Archaeopteryx lithographica
Archaeopteryx lithographica illustration based on fossil from germnay c150 million years old Image: James Reece
© Australian Museum

Coelurosaurs are the theropod group that includes tyrannosaurs and dromaeosaurs.

The latter group includes such members as Bambiraptor and Velociraptor, which share a more recent common ancestor with birds. Considering who came first, perhaps we should stop describing dinosaurs as having bird-like behaviour and start thinking of birds as behaving like dinosaurs.

The fossilised skeleton of Mei long, a non-avian coelurosaur from China, was preserved with its head ‘tucked’ under its forelimb. This posture resembles the ‘sleeping’ pose commonly used by modern birds. Such inferred behaviour strengthens the link between non-avian dinosaurs and birds.

Examples of bird-like dinosaurs include:

  • Caudipteryx zoui. Fossils from China, Early Cretaceous, 130–122 million years ago. Classification: Theropoda; Oviraptorosauria. Caudipteryx means ‘tail feather’, referring to the tail plume that this non-avian dinosaur possessed, and may have fanned out for display. The rest of the body was covered in short primitive feathers with longer feathers on its arms and tail.
  • Sinosauropteryx prima. Fossils from China, Early Cretaceous, 130–122 million years ago. Classification: Theropoda; Compsognathidae. The discovery of Sinosauropteryx prima in 1996 was one of the most important fossil finds of the century. It was the first non-avian dinosaur found with feather-like structures, providing further evidence for the link between dinosaurs and birds. The shape of melanosomes (tiny pigment packages in cells) in its feathers suggests it had a ginger body and white and ginger stripes on its tail. Its name means ‘first Chinese reptilian wing’.
  • Sinornithosaurus millenii. Fossils from China, Early Cretaceous, 130-122 million years ago. Classification: Theropoda; Dromaeosauridae. Sinornithosaurus may have been adapted for leaping. Its rigid tail acted as a counterbalance, allowing pinpoint accuracy and freeing the powerful feet claws. Whether this helped in attacking prey or leaping among tree branches is difficult to say. Sinornithosaurus was one of the first dinosaurs discovered with feathers.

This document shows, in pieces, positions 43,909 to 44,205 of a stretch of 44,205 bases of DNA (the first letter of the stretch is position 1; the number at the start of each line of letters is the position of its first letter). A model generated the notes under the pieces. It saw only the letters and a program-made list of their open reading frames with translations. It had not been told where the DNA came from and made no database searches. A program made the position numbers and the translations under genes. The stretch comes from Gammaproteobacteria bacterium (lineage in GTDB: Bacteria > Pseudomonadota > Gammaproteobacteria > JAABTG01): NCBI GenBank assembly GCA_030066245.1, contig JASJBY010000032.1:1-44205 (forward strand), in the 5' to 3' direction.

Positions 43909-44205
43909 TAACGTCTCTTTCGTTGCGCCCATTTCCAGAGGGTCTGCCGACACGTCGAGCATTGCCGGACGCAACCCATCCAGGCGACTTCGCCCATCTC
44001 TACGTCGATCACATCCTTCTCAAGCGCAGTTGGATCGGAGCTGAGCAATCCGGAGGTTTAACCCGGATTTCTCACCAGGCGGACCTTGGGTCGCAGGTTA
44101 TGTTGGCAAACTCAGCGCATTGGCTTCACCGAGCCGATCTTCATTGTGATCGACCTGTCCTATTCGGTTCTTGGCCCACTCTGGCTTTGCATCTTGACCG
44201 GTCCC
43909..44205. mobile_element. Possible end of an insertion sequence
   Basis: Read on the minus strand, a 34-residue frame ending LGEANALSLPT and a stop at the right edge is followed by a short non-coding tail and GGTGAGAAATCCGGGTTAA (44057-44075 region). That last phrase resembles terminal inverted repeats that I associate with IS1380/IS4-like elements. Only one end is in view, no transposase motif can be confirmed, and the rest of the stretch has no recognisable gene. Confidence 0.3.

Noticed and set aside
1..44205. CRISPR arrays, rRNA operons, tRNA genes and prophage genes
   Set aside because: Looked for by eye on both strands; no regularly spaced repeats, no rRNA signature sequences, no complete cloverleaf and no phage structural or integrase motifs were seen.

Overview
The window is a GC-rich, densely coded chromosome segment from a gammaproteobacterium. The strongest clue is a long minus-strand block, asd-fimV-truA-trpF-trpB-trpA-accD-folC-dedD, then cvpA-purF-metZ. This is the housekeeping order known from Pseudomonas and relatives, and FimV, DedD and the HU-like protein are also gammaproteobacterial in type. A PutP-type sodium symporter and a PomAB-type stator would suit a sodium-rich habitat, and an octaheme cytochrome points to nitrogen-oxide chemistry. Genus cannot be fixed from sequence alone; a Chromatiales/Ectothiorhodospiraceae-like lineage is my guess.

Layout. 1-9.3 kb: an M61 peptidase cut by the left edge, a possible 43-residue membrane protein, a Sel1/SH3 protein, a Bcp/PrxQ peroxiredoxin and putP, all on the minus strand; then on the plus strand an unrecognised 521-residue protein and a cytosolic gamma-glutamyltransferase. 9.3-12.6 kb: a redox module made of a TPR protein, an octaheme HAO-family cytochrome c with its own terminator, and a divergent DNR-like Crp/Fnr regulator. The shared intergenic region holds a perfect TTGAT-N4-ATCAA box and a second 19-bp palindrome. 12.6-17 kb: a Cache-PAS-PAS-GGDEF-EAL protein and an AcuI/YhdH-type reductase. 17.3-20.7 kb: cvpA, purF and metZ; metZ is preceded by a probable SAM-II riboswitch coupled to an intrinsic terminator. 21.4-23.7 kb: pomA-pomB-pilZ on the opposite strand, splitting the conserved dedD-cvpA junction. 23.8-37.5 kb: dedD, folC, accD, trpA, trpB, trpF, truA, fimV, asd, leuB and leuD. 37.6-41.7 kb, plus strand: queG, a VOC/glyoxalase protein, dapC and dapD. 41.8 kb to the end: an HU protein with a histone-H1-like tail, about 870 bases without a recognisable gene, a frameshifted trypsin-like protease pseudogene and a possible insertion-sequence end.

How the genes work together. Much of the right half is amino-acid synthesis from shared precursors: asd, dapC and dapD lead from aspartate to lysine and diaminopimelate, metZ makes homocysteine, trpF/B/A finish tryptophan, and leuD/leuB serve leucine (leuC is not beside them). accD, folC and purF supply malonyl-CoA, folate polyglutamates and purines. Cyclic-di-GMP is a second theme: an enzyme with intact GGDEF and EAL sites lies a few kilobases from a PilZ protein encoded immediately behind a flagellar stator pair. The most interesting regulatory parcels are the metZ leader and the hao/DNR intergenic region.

Archaeopteryx  lithographica

Archaeopteryx lithographica fossil cast. Discovered in the 1860s, Archaeopteryx was the first fossil evidence linking birds to dinosaurs. It had feathers like modern birds and a skeleton with features like a small non-avian dinosaur. Although it is the earliest and most primitive bird known to date, it is not considered the common ancestor of all birds.

Image: Carl Bento
© Australian Museum

The earliest-known feathered dinosaurs

Although it is widely accepted that a small group of theropod dinosaurs gave rise to birds, finding feathered dinosaurs in the fossil record that predate the earliest known bird Archaeopteryx (150myo) has proven elusive. That was until Anchiornis huxleyi was announced in 2009. This species, found in China, dates to between 161-151 million years old and has well-developed feathers on all four limbs. Quick on its heels was the announcement of another stunning new feathered dinosaur Haplocheirus sollers, also from China and about 160 million years old. Haplocheirus is a type of alvarezsauriod, a group of dinosaurs once thought to be flightless birds, but lacks the bird-like features found in later alvarezsauriods such as fused wrist bones and a backward-facing pubis.

The dinosaur–bird transition

Modern birds, early birds and coelurosaur dinosaurs share many physical features:

  • feathers
  • hollow and thin-walled bones
  • wishbone
  • modified shoulder and forelimb enabling hands to fold against the lower arm
  • modified wrist (semilunate carpal).


Archaeopteryx lithographica illustration based on skeletal reconstruction of fossils from Germany. Late Jurassic, 155-150 million years ago.

Image: Dr Anne Musser
© Australian Museum